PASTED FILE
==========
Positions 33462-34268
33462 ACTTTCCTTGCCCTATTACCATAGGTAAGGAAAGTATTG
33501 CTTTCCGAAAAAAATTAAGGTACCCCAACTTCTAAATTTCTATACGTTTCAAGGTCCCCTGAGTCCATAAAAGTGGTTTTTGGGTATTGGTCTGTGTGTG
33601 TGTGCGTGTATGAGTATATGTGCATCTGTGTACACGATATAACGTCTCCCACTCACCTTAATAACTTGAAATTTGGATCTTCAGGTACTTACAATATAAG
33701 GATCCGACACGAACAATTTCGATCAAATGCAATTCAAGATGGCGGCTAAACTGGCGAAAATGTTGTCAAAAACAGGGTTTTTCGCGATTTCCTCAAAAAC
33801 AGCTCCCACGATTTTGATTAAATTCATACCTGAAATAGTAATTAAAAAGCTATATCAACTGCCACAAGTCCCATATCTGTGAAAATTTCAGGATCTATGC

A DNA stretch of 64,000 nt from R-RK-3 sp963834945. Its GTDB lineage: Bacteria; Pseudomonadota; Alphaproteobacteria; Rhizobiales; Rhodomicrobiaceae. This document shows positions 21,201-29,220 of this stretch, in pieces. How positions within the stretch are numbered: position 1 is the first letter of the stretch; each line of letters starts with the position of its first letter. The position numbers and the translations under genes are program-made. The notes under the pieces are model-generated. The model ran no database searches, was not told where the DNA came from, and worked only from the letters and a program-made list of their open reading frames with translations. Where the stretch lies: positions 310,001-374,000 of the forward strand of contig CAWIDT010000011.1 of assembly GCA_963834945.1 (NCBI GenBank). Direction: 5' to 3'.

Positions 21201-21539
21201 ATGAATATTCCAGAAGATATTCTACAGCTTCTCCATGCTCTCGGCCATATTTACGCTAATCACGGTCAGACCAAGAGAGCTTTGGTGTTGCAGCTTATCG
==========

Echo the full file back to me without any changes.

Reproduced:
Positions 33462-34268
33462 ACTTTCCTTGCCCTATTACCATAGGTAAGGAAAGTATTG
33501 CTTTCCGAAAAAAATTAAGGTACCCCAACTTCTAAATTTCTATACGTTTCAAGGTCCCCTGAGTCCATAAAAGTGGTTTTTGGGTATTGGTCTGTGTGTG
33601 TGTGCGTGTATGAGTATATGTGCATCTGTGTACACGATATAACGTCTCCCACTCACCTTAATAACTTGAAATTTGGATCTTCAGGTACTTACAATATAAG
33701 GATCCGACACGAACAATTTCGATCAAATGCAATTCAAGATGGCGGCTAAACTGGCGAAAATGTTGTCAAAAACAGGGTTTTTCGCGATTTCCTCAAAAAC
33801 AGCTCCCACGATTTTGATTAAATTCATACCTGAAATAGTAATTAAAAAGCTATATCAACTGCCACAAGTCCCATATCTGTGAAAATTTCAGGATCTATGC

A DNA stretch of 64,000 nt from R-RK-3 sp963834945. Its GTDB lineage: Bacteria; Pseudomonadota; Alphaproteobacteria; Rhizobiales; Rhodomicrobiaceae. This document shows positions 21,201-29,220 of this stretch, in pieces. How positions within the stretch are numbered: position 1 is the first letter of the stretch; each line of letters starts with the position of its first letter. The position numbers and the translations under genes are program-made. The notes under the pieces are model-generated. The model ran no database searches, was not told where the DNA came from, and worked only from the letters and a program-made list of their open reading frames with translations. Where the stretch lies: positions 310,001-374,000 of the forward strand of contig CAWIDT010000011.1 of assembly GCA_963834945.1 (NCBI GenBank). Direction: 5' to 3'.

Positions 21201-21539
21201 ATGAATATTCCAGAAGATATTCTACAGCTTCTCCATGCTCTCGGCCATATTTACGCTAATCACGGTCAGACCAAGAGAGCTTTGGTGTTGCAGCTTATCG